After years of deferred maintenance in a city known for its obsession with youth, glamour and all things new and fresh, Los Angeles’ infrastructure is not aging gracefully.
A 93-year old water main ruptured in Los Angeles this week, shooting roughly 20 million gallons of water into the air flooding nearby streets and parts of UCLA campus. The burst pipe is a stark reminder of an aging water system and the high cost of neglecting infrastructure upgrades.
A million feet of pipeline, or 20 percent of the city’s water line system, has been delivering water to thirsty Angelenos for more than a century. Upgrading the system in dire need of repair won’t be cheap or quick.
L.A. City Councilman Paul Koretz said speeding up the replacement rate from 300 to 100 years would cost an estimated $4billion, a large portion of which would be shouldered by ratepayers.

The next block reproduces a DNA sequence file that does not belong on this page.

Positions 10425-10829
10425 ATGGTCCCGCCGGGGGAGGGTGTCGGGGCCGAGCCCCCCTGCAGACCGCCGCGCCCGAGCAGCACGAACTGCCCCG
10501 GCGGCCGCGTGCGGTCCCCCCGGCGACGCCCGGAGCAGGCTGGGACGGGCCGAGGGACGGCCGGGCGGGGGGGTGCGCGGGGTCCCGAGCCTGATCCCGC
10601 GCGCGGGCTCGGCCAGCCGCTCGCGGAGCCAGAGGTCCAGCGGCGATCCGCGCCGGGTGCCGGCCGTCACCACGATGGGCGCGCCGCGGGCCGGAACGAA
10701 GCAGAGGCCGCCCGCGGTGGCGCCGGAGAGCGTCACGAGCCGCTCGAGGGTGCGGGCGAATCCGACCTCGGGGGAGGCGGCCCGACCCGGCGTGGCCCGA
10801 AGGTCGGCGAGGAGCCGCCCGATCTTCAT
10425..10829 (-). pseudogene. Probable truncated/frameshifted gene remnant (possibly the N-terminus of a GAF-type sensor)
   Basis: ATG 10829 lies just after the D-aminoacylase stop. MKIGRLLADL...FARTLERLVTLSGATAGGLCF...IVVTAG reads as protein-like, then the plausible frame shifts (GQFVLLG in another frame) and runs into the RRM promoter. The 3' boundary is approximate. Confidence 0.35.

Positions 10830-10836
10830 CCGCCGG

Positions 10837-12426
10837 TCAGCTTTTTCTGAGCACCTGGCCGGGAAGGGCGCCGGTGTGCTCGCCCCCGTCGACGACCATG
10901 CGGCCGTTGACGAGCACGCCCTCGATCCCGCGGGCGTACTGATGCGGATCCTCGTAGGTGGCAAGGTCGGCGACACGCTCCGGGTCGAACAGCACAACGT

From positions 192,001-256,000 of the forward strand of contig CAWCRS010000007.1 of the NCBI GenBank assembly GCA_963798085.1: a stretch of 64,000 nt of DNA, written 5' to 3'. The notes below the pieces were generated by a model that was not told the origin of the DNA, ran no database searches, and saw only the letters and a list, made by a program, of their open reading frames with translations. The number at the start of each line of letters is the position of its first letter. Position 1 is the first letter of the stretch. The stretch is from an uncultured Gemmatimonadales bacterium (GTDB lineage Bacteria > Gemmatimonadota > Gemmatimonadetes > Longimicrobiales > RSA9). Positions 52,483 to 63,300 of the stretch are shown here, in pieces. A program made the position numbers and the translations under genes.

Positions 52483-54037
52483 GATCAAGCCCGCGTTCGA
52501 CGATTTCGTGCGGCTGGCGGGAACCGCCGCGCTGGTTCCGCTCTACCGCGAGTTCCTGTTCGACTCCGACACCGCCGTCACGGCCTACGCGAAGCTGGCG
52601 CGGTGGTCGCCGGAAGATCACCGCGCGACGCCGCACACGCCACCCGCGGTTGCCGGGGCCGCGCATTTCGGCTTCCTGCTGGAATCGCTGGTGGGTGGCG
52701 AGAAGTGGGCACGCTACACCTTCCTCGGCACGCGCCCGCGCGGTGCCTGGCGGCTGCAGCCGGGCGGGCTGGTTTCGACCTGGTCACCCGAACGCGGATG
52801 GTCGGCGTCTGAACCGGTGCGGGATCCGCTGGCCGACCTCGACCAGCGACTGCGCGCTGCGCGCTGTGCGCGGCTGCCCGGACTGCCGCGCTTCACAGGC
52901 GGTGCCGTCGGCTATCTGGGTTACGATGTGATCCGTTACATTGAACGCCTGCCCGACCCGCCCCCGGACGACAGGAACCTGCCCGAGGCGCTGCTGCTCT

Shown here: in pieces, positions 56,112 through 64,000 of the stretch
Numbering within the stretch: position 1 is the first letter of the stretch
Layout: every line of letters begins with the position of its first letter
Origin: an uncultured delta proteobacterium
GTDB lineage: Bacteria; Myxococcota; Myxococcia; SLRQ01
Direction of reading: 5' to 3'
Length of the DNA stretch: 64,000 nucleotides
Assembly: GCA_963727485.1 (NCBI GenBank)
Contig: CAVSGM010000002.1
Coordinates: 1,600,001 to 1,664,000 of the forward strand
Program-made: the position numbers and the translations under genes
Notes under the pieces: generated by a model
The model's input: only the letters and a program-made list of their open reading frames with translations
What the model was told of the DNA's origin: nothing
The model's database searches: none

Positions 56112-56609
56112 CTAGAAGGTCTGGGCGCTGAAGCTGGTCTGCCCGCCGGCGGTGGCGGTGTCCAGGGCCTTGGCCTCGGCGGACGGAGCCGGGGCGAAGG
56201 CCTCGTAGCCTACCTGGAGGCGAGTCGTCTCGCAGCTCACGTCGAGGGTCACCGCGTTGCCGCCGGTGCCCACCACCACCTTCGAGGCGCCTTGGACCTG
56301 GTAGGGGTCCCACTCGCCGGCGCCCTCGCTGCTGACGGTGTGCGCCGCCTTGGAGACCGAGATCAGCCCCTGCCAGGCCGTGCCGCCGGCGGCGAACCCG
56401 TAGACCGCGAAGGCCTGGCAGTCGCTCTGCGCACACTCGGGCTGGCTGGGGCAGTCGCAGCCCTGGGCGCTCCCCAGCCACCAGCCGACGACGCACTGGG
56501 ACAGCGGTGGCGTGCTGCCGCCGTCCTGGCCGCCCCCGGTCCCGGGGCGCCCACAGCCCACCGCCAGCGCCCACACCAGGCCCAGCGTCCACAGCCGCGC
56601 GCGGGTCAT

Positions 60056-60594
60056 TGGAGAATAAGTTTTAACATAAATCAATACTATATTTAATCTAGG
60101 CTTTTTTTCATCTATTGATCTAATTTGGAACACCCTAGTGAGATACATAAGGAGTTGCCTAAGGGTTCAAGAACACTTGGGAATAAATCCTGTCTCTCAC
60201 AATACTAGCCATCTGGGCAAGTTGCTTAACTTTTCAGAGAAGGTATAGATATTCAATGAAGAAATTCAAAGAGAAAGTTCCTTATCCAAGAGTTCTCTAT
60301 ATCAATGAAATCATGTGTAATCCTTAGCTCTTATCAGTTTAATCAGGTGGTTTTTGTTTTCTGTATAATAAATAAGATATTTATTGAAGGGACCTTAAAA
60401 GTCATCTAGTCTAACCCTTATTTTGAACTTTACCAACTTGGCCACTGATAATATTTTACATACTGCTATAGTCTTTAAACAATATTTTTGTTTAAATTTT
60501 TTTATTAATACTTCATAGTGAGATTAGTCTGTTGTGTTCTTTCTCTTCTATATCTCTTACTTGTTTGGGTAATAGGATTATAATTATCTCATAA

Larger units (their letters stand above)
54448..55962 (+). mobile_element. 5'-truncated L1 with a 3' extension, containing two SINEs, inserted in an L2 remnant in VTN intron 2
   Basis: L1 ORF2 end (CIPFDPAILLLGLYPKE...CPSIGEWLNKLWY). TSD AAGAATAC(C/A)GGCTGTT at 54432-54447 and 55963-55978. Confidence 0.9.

Non-Angelenos, don’t breathe a sigh of relief just yet. This problem extends well beyond LA’s city limits.
California has the greatest need for investment in water infrastructure improvements, topping all other states, according to a report released by the U.S. Environmental Protection Agency last year. The agency estimates California needs $44.5 billion to repair aging water systems over the next 20 years.
And as proponents of LA County’s recently approved $2 billion plan to replace the decrepit Men’s Central Jail, these type of major investments only get more expensive with time, so the only two options are pay now or pay more later.
[Who do you think pays for California’s water system? Click here to find out and read why Phil Isenberg says knowing who pays for your water could help end California’s water wars.]
While California’s economic outlook has improved, lacking sufficient funds, modernizing the state’s rapidly aging water system poses a significant long-term fiscal challenge for state and local governments. Fighting the effects of aging, whether it’s wrinkles or wonky water mains, is a continuous process requiring regularly scheduled maintenance.
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